Ancient wine request uncovered on museum piece

A team from the University of Tel Aviv has uncovered a hidden request for wine on the back of an ancient Hebrew pottery fragment that dates back to 600 B.C.

(Photo: Plos One Journal): “(A) color (RGB) image; (B) MS image corresponding to 830 nm; (C) manual drawing (facsimile) of the proposed reading. In red: our alterations and additions with respect to the original publication. Hollow shapes represent conjectured characters.”

The pottery shard, first discovered by archaeologists in 1965 in Israel, has been on display for the past 50 years in the Israel Museum. It is clearly inscribed in ink on the front side with a message from a soldier called Hananyahu (thought to be a quartermaster in Beersheba), encamped in a desert fortress.

However, it was not until recently that archaeologists exposed the invisible text written on the back. Once exposed to oxygen, ink on clay fades quickly which perhaps accounts for the fact that the reverse of the shard was passed over by scholars at the time.

Using multispectral imaging technology, they uncovered three previously hidden lines of text that reveal that the desert was dry in all senses of the word.

The text begins with a request for wine: “if there is any wine, send [quantity].” There is also a reference to a ‘bat’ of wine, an ancient unit of measurement for liquids. From the 50 characters identified, researchers were able to decipher 17 words.

The hidden text was exposed quite by chance when Michael Cordonsky, imaging lab and system manager at the School of Physics and Astronomy at the university, decided to photograph the back of the fragment.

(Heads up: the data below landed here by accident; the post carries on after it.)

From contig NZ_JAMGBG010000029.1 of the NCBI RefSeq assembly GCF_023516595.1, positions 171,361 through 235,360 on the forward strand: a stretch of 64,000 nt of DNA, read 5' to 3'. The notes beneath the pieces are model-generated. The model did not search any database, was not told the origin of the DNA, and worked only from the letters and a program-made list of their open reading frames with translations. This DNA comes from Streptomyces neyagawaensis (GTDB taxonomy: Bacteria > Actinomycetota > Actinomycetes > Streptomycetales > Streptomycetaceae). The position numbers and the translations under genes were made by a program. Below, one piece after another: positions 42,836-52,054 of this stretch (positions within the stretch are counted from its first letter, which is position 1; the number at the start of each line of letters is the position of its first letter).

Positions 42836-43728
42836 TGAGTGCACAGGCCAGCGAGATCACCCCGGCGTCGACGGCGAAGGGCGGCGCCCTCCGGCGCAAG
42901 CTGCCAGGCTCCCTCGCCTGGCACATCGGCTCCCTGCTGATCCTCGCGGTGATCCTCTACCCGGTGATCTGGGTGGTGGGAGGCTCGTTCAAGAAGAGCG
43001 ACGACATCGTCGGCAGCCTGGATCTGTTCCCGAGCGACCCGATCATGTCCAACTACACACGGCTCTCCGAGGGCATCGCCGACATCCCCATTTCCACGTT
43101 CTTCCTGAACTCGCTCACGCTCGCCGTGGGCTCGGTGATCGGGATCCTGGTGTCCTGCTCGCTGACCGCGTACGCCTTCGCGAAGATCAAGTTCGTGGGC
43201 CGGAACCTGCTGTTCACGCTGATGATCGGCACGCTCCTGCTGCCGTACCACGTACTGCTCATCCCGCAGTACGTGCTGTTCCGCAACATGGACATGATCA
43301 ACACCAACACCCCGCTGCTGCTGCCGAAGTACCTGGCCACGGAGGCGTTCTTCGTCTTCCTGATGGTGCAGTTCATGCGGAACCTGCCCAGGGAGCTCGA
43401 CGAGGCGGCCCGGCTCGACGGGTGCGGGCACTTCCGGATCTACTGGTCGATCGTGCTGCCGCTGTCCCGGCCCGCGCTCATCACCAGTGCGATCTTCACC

The new imaging technique was developed by a team of applied mathematicians, archaeologists and physicists at the University of Tel Aviv, co-directed by professor of archaeology Israel Finkelstein and physics professor Eli Piasetzky.

The MS imaging also revealed four previously invisible lines on the front side of the fragment which, according to the team ‘substantially changed previous readings [of the text].’

The scientists and archaeologists involved published their findings in Plos One journal under the title ‘Multispectral imaging reveals biblical-period inscription unnoticed for half a century.’ The study represents the first attempt at acquiring multispectral images from a pottery shard (or ostracon) from the epigraphic fragments unearthed at Tel Arad.

As the article states, the finds uncovered at Tel Arad in the 1960s ‘contain commands regarding supply of commodities (wine, oil, flour) to military units and movement of troops, set against the stormy events in the final years before the fall of Judah’.

Tel Arad (old Arad) is situated six miles west of modern-day Arad. The site consists of a lower portion, first settled around 4000 BC and an upper hill, first inhabited in around 1150 BC.

The upper hill later became known as ‘the Citadel’ and was constructed around the time of the reigns of King David and Solomon (c1002 BC – 931BC). The entire Tel Arad site has been the source of many archaeological finds, often referring to offerings of wine, oil and wheat given to the god Yahweh.

Israel has been the site of many important wine-related archaeological finds in recent years, particularly in the area surrounding the Canaanite palace complex at Tel Kabri.

A room full of wine jars was discovered in 2013 and in March 2016, archaeologists disclosed that they believed the palace had its own winery as well as a storeroom.

In October 2016, archaeologists stated that a wine order written on a papyrus scroll, recovered by The Israeli Antiquities Authority from “thieves” and carbon-dated to the 7th century BC, was the earliest written reference to Jerusalem.

In December last year, an ancient wine press was uncovered during construction work at a new school in Ashkelon.

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